Addressing stigma is key to containing t

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October 19, 2022 – Inaccurate media coverage of the monkeypox outbreak has resulted in misinformation about the many ways it can spread, leading to stigma (shameful and biased attitudes) towards people who develop the disease. Nurses play a key role in providing appropriate care related to monkeypox by creating safe spaces for those affected, regardless of their sexual behaviors, race and ethnicity, gender, or co-infections. These findings come from two articles that appeared in the November/December issue of The Journal of the Association of Nurses in AIDS Care (JANAC), the official journal of the AIDS Care Nurses Association. JANAC is published in the Lippincott portfolio by Wolters Kluwer.

Monkeypox Transmission Risks

Everyone is at risk for monkeypox because it can be spread by:

  • Close physical contact and shared personal items, such as clothing and bedding
  • Person-to-person contact, such as skin contact
  • Contact with contaminated surfaces
  • Respiratory droplets, such as when someone with monkeypox coughs, sneezes, or laughs

Thus, the spread of monkeypox is not related to race, ethnicity, gender, or sexual orientation. However, “due to inconsistent messaging about the origin of the current monkeypox outbreak and the communities most affected by the outbreak, we are confusing an outbreak transmitted via social media and a high community viral load with sexual behaviors” , according to Alanna Bergman, MSN, AGNP-BC, AAHIVS, doctoral candidate at Johns Hopkins University School of Nursing, and coauthors.

Rutgers School of Nursing professor Jeffrey Kwong, DNP, MPH, ANP-BC, ACRN, and colleagues add that some reports in the popular press have described monkeypox as a sexually transmitted disease, even though scientists don’t are not sure yet. . “The virus can undoubtedly be transmitted through contact associated with sexual intercourse. It remains to be seen, however, whether exposure to sexual fluids is the primary mode of transmission.”

Singepox – associated stigma

Yet in the current outbreak in the United States, most confirmed cases to date have been in men who report having had sex with other men. Additionally, people living with HIV are disproportionately likely to develop monkeypox. As a result, a person who develops monkeypox may face considerable stigma, including multiple types of prejudice if they have both monkeypox and HIV.

The stigma associated with monkeypox can make a person too embarrassed to get tested for the disease, seek treatment, and/or follow the prescribed treatment regimen. Men who have sex with men and people living with HIV may face stigma that prevents them from receiving appropriate preventive care and counseling about monkeypox, or prompt diagnosis and treatment.

Nurses can help protect individuals from the effects of stigma by educating other healthcare professionals about stigmatizing behaviors. They should also be proactive in identifying people at risk for monkeypox and suggesting vaccination and other prevention strategies. “Combating stigma begins with nurses’ knowledge of modes of transmission, sex-positive harm reduction strategies, and general infection control practices,” note Dr. Kwong and her co-authors. “Recognizing the clinical manifestations of disease can lead to earlier diagnosis, access to care and prevention activities.”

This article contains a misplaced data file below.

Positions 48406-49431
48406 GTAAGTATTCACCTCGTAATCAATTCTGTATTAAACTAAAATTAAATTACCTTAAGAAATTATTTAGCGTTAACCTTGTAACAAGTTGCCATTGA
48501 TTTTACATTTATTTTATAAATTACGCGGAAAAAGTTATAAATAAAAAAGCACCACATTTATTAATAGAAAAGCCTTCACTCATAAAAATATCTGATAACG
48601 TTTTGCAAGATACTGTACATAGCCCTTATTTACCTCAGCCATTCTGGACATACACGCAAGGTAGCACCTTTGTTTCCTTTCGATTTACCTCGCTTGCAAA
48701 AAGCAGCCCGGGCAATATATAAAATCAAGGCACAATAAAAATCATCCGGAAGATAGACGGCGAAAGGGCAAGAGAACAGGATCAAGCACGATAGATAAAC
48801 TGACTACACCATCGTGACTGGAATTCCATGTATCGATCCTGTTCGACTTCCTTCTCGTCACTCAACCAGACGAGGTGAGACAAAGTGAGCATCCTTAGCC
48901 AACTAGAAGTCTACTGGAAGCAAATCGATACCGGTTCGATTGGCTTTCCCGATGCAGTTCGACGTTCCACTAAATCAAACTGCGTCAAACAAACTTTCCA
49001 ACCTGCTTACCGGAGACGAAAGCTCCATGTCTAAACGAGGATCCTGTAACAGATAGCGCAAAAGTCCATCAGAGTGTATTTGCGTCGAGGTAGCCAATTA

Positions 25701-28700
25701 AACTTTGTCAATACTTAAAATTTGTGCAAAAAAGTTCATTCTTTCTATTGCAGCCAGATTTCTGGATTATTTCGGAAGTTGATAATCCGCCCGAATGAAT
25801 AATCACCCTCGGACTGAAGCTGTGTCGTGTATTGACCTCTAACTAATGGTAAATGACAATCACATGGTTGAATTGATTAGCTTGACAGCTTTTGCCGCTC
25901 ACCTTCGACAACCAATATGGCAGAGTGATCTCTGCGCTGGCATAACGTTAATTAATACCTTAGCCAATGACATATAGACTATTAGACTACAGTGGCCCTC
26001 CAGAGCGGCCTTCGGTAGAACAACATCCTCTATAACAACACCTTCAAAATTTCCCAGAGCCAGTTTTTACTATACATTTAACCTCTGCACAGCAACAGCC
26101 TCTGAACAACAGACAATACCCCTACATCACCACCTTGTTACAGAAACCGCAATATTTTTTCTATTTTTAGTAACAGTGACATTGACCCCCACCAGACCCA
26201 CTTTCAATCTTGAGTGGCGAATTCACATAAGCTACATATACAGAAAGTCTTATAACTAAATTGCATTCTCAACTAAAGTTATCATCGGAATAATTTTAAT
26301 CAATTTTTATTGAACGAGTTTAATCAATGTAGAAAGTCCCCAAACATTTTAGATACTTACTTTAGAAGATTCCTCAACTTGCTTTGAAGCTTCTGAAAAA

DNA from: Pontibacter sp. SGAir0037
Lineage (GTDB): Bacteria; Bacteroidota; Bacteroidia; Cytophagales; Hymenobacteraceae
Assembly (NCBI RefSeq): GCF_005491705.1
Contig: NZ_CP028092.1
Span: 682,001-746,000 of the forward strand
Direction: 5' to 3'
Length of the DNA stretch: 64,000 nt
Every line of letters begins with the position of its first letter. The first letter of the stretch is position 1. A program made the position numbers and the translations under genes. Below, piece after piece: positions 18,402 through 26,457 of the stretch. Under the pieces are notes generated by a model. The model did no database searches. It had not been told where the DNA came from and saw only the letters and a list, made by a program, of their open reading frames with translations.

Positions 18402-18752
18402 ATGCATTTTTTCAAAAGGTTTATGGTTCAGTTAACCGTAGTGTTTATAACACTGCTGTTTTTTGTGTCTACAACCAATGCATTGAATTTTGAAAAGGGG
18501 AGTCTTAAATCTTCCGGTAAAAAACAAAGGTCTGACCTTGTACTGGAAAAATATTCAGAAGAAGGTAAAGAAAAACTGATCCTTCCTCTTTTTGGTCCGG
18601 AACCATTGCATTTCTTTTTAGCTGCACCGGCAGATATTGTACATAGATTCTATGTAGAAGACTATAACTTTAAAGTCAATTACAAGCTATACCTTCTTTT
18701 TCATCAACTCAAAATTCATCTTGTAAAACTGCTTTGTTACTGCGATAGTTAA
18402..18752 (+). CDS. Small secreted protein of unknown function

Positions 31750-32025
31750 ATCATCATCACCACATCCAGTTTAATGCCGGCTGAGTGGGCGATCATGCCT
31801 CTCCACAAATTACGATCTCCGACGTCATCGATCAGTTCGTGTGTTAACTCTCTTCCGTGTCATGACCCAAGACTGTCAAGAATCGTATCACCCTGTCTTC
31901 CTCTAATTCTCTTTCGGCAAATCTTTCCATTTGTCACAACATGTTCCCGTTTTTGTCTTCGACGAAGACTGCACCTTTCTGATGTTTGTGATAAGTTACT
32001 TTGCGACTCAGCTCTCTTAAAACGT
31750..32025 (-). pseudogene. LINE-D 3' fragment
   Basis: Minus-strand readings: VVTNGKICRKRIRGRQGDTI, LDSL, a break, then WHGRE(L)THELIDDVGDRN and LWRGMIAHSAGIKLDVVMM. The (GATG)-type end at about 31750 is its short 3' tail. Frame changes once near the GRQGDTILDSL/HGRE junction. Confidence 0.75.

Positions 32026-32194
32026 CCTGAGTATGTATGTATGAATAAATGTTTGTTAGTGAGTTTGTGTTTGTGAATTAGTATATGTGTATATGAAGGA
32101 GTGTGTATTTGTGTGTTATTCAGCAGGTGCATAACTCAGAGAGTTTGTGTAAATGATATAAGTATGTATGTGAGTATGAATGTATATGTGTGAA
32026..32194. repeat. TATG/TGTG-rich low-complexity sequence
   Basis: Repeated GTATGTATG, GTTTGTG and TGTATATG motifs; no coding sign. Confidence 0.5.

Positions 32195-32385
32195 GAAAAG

Click here to read “Monkeypox virus 2022 outbreak: key epidemiological, clinical, diagnostic and preventive considerations”

DOI: 10.1097/JNC.0000000000000365

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About JANAC

The Journal of the Association of Nurses in AIDS Care (JANAC) is an international peer-reviewed nursing journal that covers the full spectrum of the global HIV epidemic, focusing on prevention, evidence-based care management, interprofessional clinical care, research, advocacy rights, policy, education, social determinants of health, epidemiology and program development. JANAC operates under the highest standards of ethical publishing practices and offers innovative publishing options, including Open Access and preprint publishing, where the journal can publish articles before they are published with a number.

About the Association of AIDS Nurses

Since 1987, the Association of Nurses in AIDS Care (ANAC) has been the leading organization of nurses fighting HIV/AIDS. ANAC’s mission is to foster the professional development of nurses and others involved in providing health care to people at risk of, living with and/or affected by HIV and its comorbidities. ANAC promotes the health, well-being and rights of people living with HIV around the world.

About Wolters Kluwer

Wolters Kluwer (WKL) is a global leader in professional information, software solutions and services for clinicians, nurses, accountants, lawyers and the tax, finance, auditing, risk, compliance and regulation. We help our customers make critical decisions every day by delivering expert solutions that combine deep domain knowledge with advanced technology and services.

Wolters Kluwer achieved annual sales of €4.8 billion in 2021. The group serves customers in over 180 countries, maintains operations in over 40 countries and employs around 19,800 people worldwide. The company is headquartered in Alphen aan den Rijn, the Netherlands.

Wolters Kluwer provides trusted clinical technology and evidence-based solutions that engage clinicians, patients, researchers and students in effective decision-making and outcomes in healthcare. We support clinical efficiency, learning and research, clinical monitoring and compliance, and data solutions. For more information about our solutions, visit https://www.wolterskluwer.com/en/health and follow us on LinkedIn and Twitter @WKHealth.

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